3. Provide Alt Text for Images: Ensure all images have descriptive alternative text (alt text). This text is read aloud by screen readers and provides context for non-visual users. It’s especially important for conveying the context of an image for users who may not be able to see it clearly.

4. Keyboard Accessibility: Test your website’s functionality using only a keyboard, as some users may not be able to use a mouse. Users with motor disabilities rely on keyboard navigation, so it’s important that all interactive elements can be accessed, focused on, and activated without a mouse.

5. Use Descriptive Links Create clear, concise, and descriptive link text that gives users a clear idea of where they will be taken when they click on a link. Avoid generic phrases like “click here” and instead provide context about the linked content. This benefits all users, especially those relying on screen readers.

6. Caption and Transcribe Media: Ensure that multimedia content, such as videos or podcasts, includes accurate captions and transcriptions. This makes the content accessible to deaf and hard of hearing individuals and enhances search engine optimization.

7. Maintain Contrast and Readability: Opt for high contrast between text and background colors to improve legibility. Use and test for adequate color contrast to make it easier for users with visual impairments to read your content. Choose font styles and sizes that are easy to read, and use consistent typography throughout your site.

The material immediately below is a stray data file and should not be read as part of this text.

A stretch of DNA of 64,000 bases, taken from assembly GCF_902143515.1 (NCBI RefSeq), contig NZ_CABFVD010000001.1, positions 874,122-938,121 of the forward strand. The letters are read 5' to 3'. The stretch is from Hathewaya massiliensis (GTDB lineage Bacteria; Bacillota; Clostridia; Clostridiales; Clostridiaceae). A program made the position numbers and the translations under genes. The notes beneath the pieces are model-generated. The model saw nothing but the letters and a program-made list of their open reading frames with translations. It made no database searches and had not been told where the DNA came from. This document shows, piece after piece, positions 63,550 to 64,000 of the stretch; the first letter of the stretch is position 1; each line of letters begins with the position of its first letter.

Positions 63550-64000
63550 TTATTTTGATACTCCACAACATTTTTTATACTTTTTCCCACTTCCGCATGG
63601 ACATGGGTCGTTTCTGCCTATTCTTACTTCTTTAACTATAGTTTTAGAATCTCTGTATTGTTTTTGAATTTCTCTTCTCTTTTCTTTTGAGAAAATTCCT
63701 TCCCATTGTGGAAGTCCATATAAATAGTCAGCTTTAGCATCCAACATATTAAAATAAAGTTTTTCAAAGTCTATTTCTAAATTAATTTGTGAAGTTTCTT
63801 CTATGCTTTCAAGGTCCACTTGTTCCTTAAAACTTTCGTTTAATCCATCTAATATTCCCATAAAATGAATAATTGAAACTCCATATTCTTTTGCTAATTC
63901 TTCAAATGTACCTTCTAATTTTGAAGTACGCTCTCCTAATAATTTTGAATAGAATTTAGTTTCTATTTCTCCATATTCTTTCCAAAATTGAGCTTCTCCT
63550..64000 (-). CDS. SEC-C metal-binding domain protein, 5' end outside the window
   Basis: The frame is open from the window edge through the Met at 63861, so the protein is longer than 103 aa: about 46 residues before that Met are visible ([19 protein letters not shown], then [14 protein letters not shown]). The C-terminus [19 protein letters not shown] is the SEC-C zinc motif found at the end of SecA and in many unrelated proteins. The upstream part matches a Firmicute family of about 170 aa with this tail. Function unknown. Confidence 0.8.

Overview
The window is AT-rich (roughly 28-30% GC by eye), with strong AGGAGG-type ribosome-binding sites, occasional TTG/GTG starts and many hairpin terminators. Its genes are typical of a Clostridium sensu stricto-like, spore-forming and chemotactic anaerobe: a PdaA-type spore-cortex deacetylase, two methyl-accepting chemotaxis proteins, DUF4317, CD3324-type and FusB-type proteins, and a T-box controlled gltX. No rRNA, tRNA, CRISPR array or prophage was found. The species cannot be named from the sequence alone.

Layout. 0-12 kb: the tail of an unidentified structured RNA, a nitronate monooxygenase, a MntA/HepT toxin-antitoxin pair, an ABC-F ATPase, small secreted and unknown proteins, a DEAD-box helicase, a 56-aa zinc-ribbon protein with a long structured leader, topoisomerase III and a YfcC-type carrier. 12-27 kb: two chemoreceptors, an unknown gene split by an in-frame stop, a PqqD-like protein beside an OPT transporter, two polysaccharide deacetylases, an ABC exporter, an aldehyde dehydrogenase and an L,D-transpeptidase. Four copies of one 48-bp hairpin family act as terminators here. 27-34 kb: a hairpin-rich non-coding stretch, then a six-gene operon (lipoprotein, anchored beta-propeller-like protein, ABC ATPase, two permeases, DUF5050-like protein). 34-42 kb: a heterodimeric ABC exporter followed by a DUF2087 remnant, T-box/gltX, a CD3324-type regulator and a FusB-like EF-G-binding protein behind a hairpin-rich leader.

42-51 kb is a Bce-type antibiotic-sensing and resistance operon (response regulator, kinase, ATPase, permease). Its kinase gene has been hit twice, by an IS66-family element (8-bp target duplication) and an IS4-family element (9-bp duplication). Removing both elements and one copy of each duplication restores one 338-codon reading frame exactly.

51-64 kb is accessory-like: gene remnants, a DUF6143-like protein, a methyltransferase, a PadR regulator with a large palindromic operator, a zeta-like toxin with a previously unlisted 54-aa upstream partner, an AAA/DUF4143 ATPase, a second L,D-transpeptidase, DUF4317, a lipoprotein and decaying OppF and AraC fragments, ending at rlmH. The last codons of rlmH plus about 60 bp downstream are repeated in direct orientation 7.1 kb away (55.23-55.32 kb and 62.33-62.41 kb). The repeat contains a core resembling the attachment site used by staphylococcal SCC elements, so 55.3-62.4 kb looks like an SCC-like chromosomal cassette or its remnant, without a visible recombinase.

8. Focus on Forms: Ensure that all form fields have clear labels and instructions. Use HTML form elements properly to facilitate auto-complete suggestions and provide error messages that are easily understandable.

9. Test and Iterate: Regularly test your website’s accessibility with the help of automated tools and manual testing. Listen to feedback from users with disabilities and make necessary improvements to your site.

10. Create an Accessibility Statement: Communicate your commitment to accessibility by adding an accessibility statement on your website. This document can outline the steps you’ve taken to ensure accessibility and provide contact information for users to report issues.

Website Accessibility Resources & Tools

Conclusion

Prioritizing website accessibility for your nonprofit not only ensures compliance with the law but also extends your organization’s reach to a broader audience. It’s about creating an inclusive digital space that welcomes and serves everyone, regardless of their abilities. By following these ten tips, you’ll be on your way to making your website a powerful tool for achieving your nonprofit’s mission while leaving no one behind.

In addition, it’s a good idea to have your website evaluated by a professional who specializes in website accessibility. Day is New Creative provides this service can help you identify areas for improvement and suggest specific solutions. Contact us for a quote.

Heather Larson is a WordPress specialist based in Seattle who designs and develops user-friendly websites for nonprofits, wellness professionals, and small business.